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MIPIM 2010: It's all about the cities

Despite what you may have heard, MIPIM is not a property exhibition, it’s a city exhibition says Peter Murray

The most interesting bits of the international property fair in Cannes are the stands of the great metropoli – Madrid, Barcelona, Paris, Manchester, Frankfurt, Berlin, Turin, Riga, Dubai, Oslo etc etc  - it’s here you can find what these cities are planning in the long term as well as the developers who are delivering stuff now.

It’s a format, originated by the London Stand in the early 90s, has been emulated by many cities since.  It makes for a much more interesting event and people are keen to talk and network.  

Architects who haven’t been before are always asking me if it’s worth going. I’ve been to everyone except for the first in 1989 and have always found it worthwhile. It depends on the sort of work you do – clearly it’s not much good if you want to do schools or healthcare  -  but generally the answer is yes.

There are plenty of UK cities, Regional Development Agencies (RDAs) and developers to speak to but more interesting, particularly in the present climate are the overseas cities.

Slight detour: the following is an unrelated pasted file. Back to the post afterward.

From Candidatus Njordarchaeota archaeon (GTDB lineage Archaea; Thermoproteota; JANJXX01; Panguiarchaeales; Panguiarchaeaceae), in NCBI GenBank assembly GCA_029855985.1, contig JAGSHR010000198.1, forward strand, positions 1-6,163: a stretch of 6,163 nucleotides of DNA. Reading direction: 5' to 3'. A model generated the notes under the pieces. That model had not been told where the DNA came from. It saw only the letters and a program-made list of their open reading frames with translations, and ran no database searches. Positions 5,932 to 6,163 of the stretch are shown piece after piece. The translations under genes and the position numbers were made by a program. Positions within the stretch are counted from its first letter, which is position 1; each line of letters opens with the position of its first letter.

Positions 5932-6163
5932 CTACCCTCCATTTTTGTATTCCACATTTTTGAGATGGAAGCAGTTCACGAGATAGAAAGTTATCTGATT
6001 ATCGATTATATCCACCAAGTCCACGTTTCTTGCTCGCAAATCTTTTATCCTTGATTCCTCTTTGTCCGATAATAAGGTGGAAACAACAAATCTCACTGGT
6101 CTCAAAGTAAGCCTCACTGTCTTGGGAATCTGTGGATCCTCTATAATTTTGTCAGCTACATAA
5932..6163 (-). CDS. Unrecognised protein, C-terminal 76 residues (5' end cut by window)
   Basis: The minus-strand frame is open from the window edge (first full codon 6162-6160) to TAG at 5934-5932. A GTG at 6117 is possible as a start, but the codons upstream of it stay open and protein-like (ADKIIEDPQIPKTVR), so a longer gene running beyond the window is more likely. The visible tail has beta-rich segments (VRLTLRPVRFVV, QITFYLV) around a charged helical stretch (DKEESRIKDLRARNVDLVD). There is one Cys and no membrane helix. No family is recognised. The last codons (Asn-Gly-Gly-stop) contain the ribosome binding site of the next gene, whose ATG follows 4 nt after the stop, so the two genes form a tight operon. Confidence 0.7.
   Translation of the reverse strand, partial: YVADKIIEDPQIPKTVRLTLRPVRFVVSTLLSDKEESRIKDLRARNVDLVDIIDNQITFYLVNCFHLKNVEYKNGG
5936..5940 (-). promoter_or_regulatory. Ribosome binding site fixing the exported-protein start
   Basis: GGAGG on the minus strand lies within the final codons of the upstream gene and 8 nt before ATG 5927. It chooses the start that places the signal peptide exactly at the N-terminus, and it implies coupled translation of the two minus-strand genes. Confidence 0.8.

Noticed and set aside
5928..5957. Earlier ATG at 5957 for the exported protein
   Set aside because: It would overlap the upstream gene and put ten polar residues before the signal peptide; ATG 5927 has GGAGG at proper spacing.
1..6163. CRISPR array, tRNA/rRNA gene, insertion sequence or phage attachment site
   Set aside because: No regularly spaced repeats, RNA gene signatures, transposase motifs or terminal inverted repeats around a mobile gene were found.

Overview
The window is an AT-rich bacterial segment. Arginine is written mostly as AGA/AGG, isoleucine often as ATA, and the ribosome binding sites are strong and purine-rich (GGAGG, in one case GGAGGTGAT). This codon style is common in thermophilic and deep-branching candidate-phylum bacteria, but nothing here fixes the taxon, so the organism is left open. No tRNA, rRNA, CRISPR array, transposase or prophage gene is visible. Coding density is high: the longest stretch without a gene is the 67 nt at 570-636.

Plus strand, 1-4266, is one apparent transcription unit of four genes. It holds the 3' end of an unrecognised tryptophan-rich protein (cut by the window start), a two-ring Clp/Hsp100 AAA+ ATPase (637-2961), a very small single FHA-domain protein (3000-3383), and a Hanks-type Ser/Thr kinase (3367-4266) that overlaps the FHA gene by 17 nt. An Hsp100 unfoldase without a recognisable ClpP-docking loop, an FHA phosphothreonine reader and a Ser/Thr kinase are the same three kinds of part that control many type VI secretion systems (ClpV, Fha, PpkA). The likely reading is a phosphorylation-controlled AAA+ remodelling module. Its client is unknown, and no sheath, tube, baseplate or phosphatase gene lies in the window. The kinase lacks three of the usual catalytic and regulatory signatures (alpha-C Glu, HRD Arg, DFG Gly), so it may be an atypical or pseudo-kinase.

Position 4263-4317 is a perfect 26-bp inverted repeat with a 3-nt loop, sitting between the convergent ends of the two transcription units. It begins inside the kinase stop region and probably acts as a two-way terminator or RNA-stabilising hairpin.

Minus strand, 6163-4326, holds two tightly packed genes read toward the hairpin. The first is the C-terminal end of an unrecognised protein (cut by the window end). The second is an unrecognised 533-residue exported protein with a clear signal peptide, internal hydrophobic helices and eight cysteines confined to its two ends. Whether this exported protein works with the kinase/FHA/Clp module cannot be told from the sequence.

This is the first downturn in which it has been possible for smaller practices to work on the international stage without major disruption and cost. When Max Fry and Jane Drew went to work in Chandigarh in the ‘50s, they had to close up their practice in London.

Today they’d be able to get there in under a day for meetings and deliver all the drawings on their FTP server. The difficulty of getting work overseas is knowing where to look. The benefit of going to MIPIM is that you can visit twenty cities in a day to suss out the prospects – something that would cost a fortune and take a year if you want to the places themselves.

This year the London Stand is working with RIBA London to give the cheapest possible access to MIPIM for smaller practices, it provides a base overlooking the beach, between Paris and Madrid, where you can have meetings, although with the weather this winter I wouldn’t bank on any sunbathing.

Cannes can be wet and windy in March.

In 2006 sub zero temperatures gripped France and the water bottles of the Cycle to Cannes charity riders froze solid as they pedalled through Dijon. This year’s riders, who include ex RIBA President Sunand Prasad, Christophe Egret and Argent MD Roger Madelin, are praying that the current cold snap moves away to be replaced by strong northerly winds which will blow from behind for the duration  1500km ride.

In three weeks time, 85 cyclists will set out from Greenwich Park and arrive at the Palais de Festivals six days later to be greeted by the Cycling Mayor Boris Johnson. The riders provide a good cross section of the sort of people you’ll find at MIPIM, architects, developers, consultants and lawyers and there are a third fewer than there were in 2008.

If this reduction is matched by MIPIM itself then it has major benefits – people are less hectic, they have more time to talk and you can get down to business in a way that was often impossible when the place was packed to the gunnels.

Peter Murray is the chairman of New London Architecture and the London Festival of Architecture and is a MIPIM veteran



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